I am an assistant professor of sociology at the University of Illinois at Chicago, primarily teaching courses on research methodology and race. My research examines race and inequality, with two key areas of focus.
The first examines the military, especially the interplay between individual and collective outcomes. This line of work examines a variety of questions, including the military’s effects on migration and population redistribution, the changing racialized dynamics between military employment and intergenerational mobility, and the links between community-level socioeconomic characteristics and military participation among young adults. As a faculty scholar at the Great Cities Institute at UIC’s College of Urban Planning & Public Policy (2015-2016), I began a project investigating how working class adolescents make decisions about the transition to adulthood, and the institutional and social resources they access during this process. Data collection is ongoing, including focus groups with adolescents and interviews with parents and youth serving professionals.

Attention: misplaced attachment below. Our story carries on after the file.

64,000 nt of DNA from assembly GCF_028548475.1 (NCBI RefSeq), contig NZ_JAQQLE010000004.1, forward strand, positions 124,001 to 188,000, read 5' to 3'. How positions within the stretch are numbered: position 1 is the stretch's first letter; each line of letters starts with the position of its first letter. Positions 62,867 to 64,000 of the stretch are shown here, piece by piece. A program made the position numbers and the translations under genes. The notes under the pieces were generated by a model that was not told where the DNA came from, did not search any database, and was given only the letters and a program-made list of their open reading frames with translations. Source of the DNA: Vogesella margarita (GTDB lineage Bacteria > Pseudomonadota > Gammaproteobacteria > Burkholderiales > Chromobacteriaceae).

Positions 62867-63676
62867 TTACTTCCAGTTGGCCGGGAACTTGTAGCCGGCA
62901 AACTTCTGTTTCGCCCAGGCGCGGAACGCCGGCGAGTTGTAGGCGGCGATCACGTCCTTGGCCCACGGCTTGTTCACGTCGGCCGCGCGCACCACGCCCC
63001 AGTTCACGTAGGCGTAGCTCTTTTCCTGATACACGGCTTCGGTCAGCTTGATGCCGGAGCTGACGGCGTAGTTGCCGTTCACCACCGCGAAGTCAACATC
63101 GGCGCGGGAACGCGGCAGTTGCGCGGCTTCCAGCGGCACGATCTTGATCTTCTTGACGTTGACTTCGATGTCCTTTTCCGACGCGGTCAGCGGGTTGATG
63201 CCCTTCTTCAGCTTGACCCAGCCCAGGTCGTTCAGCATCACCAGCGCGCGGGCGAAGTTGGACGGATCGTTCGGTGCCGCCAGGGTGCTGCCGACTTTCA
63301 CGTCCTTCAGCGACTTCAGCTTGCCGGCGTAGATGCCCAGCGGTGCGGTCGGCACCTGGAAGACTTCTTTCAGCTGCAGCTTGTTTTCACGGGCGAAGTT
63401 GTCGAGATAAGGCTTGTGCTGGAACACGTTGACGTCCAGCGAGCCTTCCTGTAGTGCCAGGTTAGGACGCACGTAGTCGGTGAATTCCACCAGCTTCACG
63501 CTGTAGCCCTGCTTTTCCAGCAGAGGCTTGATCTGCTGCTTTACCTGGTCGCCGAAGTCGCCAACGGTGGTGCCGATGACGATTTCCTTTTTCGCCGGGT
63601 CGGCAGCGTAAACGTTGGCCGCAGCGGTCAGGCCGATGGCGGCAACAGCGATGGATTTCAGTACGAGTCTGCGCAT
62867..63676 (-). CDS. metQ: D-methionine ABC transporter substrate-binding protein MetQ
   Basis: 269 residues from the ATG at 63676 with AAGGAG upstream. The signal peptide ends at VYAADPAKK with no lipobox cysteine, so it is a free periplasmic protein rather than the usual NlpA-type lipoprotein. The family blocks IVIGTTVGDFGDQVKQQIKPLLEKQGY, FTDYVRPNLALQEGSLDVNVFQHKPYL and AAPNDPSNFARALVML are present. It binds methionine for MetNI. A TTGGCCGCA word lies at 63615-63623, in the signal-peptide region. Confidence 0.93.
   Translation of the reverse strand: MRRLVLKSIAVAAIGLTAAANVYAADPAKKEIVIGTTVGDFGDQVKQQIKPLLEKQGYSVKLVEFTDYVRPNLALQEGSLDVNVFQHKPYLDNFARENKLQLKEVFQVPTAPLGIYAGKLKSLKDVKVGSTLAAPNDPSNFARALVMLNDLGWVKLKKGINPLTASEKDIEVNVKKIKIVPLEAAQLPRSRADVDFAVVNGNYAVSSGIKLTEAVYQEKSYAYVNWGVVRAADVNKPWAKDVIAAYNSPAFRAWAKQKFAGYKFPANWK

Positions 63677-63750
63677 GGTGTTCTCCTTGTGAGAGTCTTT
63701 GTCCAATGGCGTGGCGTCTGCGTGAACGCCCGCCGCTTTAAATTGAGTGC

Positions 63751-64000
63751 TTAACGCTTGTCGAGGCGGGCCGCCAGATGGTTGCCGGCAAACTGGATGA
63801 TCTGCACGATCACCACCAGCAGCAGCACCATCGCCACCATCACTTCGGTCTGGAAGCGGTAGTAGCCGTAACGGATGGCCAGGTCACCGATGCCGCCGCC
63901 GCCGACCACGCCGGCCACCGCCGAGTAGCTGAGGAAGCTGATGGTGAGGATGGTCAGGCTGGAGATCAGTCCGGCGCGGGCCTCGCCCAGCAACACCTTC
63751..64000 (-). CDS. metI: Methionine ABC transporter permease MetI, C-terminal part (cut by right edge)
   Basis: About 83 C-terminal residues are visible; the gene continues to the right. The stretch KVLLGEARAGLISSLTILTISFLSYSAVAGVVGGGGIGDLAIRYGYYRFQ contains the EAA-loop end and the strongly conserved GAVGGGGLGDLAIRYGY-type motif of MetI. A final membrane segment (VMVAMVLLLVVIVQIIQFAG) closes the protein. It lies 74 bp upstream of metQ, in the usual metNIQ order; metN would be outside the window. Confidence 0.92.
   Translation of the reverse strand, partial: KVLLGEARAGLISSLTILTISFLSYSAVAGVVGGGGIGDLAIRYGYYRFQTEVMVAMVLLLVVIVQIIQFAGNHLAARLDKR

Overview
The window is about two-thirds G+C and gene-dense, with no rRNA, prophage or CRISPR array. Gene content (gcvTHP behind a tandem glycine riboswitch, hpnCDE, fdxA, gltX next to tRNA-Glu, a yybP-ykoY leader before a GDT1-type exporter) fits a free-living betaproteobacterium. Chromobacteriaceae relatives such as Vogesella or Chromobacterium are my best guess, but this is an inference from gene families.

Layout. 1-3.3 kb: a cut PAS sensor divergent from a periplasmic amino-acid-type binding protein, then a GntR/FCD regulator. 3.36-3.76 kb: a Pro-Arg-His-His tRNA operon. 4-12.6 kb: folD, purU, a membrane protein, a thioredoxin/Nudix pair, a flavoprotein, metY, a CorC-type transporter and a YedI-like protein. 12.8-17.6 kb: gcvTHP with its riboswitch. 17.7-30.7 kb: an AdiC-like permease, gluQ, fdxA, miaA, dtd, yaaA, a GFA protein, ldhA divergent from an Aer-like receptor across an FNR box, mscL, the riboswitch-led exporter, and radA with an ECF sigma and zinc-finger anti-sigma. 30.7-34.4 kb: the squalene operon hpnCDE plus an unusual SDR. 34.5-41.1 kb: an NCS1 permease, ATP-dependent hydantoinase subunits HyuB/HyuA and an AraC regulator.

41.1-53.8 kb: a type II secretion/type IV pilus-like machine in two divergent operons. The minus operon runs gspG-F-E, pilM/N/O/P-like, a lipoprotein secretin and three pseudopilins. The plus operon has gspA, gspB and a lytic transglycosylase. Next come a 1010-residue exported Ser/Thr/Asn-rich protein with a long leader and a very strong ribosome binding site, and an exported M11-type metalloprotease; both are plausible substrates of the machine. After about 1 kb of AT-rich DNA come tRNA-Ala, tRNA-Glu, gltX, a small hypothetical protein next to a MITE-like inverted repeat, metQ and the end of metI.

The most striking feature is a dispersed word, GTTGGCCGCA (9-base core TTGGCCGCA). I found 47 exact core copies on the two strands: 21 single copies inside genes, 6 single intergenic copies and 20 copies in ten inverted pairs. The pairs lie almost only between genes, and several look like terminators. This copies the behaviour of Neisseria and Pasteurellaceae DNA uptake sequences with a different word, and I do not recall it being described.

The second focuses on historical patterns of racial violence in the American South, more commonly known as lynching. I am particularly interested in the characteristics of individuals who were targeted for victimization. My coauthored book on the characteristics of lynch victims is published by the University of North Carolina Press. I was also recently awarded a grant from the National Science Foundation to build a database using the census records for individuals who were threatened with lynching.
My prior work has been published in journals including the American Journal of Sociology, The American Sociological Review, Population Research and Policy Review, and Historical Methods.